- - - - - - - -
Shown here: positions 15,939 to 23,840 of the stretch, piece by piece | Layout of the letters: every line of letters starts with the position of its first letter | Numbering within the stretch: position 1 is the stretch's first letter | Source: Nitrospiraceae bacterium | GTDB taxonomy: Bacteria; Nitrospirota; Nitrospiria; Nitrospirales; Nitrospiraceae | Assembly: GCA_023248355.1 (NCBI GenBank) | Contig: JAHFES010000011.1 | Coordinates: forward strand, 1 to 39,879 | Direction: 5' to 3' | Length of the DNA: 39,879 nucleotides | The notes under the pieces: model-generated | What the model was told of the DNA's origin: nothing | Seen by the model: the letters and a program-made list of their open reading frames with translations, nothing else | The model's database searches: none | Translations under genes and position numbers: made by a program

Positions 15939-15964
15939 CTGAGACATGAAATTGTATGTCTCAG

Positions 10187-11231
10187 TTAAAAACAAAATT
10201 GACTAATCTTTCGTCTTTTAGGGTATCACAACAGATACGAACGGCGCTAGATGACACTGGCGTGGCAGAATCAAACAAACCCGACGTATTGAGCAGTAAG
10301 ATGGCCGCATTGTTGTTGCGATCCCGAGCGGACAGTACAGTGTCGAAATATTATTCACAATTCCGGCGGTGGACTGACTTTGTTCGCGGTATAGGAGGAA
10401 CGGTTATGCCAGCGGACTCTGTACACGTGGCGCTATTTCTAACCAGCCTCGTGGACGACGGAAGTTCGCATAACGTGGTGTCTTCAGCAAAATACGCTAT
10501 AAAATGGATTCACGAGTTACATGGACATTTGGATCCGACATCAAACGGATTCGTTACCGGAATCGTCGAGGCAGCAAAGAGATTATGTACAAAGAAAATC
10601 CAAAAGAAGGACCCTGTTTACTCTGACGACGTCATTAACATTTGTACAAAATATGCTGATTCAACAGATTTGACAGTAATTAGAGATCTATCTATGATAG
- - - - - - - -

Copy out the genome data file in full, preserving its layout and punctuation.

Shown here: positions 15,939 to 23,840 of the stretch, piece by piece | Layout of the letters: every line of letters starts with the position of its first letter | Numbering within the stretch: position 1 is the stretch's first letter | Source: Nitrospiraceae bacterium | GTDB taxonomy: Bacteria; Nitrospirota; Nitrospiria; Nitrospirales; Nitrospiraceae | Assembly: GCA_023248355.1 (NCBI GenBank) | Contig: JAHFES010000011.1 | Coordinates: forward strand, 1 to 39,879 | Direction: 5' to 3' | Length of the DNA: 39,879 nucleotides | The notes under the pieces: model-generated | What the model was told of the DNA's origin: nothing | Seen by the model: the letters and a program-made list of their open reading frames with translations, nothing else | The model's database searches: none | Translations under genes and position numbers: made by a program

Positions 15939-15964
15939 CTGAGACATGAAATTGTATGTCTCAG

Positions 10187-11231
10187 TTAAAAACAAAATT
10201 GACTAATCTTTCGTCTTTTAGGGTATCACAACAGATACGAACGGCGCTAGATGACACTGGCGTGGCAGAATCAAACAAACCCGACGTATTGAGCAGTAAG
10301 ATGGCCGCATTGTTGTTGCGATCCCGAGCGGACAGTACAGTGTCGAAATATTATTCACAATTCCGGCGGTGGACTGACTTTGTTCGCGGTATAGGAGGAA
10401 CGGTTATGCCAGCGGACTCTGTACACGTGGCGCTATTTCTAACCAGCCTCGTGGACGACGGAAGTTCGCATAACGTGGTGTCTTCAGCAAAATACGCTAT
10501 AAAATGGATTCACGAGTTACATGGACATTTGGATCCGACATCAAACGGATTCGTTACCGGAATCGTCGAGGCAGCAAAGAGATTATGTACAAAGAAAATC
10601 CAAAAGAAGGACCCTGTTTACTCTGACGACGTCATTAACATTTGTACAAAATATGCTGATTCAACAGATTTGACAGTAATTAGAGATCTATCTATGATAG